Profitability

- Margins and return ratios provide information on the profitability of a company and the efficiency of the company.
- A
**margin**is a portion of revenues that is a profit. There are various types of margins such as Gross margin, Net Profit margin and EBITDA margin. Gross Margin is the profit by which the sales exceed production costs. A higher Gross Margin means the company is controlling its overhead costs really well while earning good revenues. - EBITDA Margin or the Operating margin is an indication of a company’s operating profitability as a % of its total revenue. It is the earnings before interest, tax, depreciation, and amortization (EBITDA) divided by total revenue.
- A
**return**is a comparison of a profit with the investment necessary to generate the profit.

**Solvency Ratios**

- Solvency means company’s ability to take care of its long term obligations like debt and equity. We use solvency ratios to assess a company’s financial risk, which refers to the risk resulting from a company’s decision of how to finance the business using debt or equity.
- There are two types of solvency ratios: a Leverage ratio and coverage ratios.
- Leverage involves evaluating the capital structure mix.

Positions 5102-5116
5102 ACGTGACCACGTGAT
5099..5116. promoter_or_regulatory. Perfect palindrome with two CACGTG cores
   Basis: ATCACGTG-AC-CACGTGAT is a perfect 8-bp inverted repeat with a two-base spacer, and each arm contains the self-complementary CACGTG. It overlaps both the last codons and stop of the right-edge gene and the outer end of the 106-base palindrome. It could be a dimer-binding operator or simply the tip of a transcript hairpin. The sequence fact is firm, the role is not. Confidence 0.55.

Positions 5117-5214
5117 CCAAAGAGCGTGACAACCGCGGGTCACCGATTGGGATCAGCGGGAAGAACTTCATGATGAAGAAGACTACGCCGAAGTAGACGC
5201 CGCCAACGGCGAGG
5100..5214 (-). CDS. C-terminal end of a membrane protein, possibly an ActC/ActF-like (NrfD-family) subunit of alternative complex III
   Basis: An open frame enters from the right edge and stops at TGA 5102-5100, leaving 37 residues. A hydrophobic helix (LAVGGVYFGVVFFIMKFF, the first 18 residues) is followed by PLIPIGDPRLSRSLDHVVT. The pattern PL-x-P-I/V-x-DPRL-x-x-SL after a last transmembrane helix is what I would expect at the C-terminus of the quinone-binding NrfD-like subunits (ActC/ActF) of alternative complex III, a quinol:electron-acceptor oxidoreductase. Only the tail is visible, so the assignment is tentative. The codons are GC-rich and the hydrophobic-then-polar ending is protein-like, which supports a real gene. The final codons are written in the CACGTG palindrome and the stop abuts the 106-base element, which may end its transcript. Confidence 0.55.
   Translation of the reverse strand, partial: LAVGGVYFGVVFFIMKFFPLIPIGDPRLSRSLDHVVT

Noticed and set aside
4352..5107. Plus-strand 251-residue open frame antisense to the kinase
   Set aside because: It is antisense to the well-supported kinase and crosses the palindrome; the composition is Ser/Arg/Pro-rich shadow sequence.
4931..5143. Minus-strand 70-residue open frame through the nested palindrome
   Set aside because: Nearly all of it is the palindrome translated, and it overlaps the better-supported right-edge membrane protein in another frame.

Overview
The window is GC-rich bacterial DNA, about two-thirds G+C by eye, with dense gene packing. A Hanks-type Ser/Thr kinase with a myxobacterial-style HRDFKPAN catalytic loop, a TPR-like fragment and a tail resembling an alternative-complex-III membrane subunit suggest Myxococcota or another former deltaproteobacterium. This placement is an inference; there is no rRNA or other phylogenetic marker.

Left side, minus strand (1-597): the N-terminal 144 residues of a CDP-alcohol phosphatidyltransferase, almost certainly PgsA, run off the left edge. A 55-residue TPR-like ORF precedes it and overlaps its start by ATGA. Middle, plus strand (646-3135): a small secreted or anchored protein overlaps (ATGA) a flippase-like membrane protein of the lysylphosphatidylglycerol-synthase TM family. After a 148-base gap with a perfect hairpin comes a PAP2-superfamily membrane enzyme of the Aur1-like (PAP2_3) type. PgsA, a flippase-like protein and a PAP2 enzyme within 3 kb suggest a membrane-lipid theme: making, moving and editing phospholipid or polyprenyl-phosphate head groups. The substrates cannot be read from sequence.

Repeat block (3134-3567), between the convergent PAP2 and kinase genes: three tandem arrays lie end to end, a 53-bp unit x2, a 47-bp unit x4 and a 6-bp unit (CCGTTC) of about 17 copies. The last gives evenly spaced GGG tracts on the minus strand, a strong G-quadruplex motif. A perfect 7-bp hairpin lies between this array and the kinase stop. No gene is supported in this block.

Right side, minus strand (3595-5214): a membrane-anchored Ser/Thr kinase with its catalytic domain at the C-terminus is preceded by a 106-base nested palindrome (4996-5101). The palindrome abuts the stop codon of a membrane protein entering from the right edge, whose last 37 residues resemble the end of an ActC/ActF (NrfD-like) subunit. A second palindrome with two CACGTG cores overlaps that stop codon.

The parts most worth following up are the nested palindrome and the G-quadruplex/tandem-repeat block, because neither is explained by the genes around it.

- Coverage ratios measure the ability to meet interest and other fixed financing costs.

**‘Valuation ratios**

Valuation ratios put that insight into the context of a company’s share price, where they serve as useful tools for evaluating investment potential.

The above example showed the most basic method of ratio analysis for beginners, but as we work in the real world there are lot many other factors which go into it. Also, there can be many more ratios or combination of ratios that can be used according to the situation or goal of analysis.In depth Ratio analysis is not just numerical calculations, but it requires

In depth Ratio analysis is not just numerical calculations, but it requires thorough understanding of the operations and fundamentals of a company and sector.

Points to remember

Ratio analysis cannot be done in isolation. It has to be studied in a relative sense. Few Points to remember for conducting a Ratio Analysis are:

- You need to study the ratios in the light of other macro factors like the industry policies, macro scenario or other company specific happenings such as management decision, company’s product mix, accounting changes, mergers etc.
- Financial ratios vary across sectors and industries, which means that the ratio of a FMCG sector company cannot be compared to that of a manufacturing company. The comparable has to be from the same sector. Eg: The level of liquidity is different across industries. Certain industries are more cash-intensive. A retail chain like Wal Mart will require more cash to buy inventory constantly than IT firms like Accenture. Hence, it would make no sense to compare these two firms.
- Once the ratios are derived, you need to conduct a comparison with a set of peers from the same industry for arriving at proper insights and results.
- It is also important to analyse the ratios over a period to see a trend rather than only a single period exercise. Once the ratios are analysed over a period of 4-5 years, you can identify a trend and predict where the company is headed.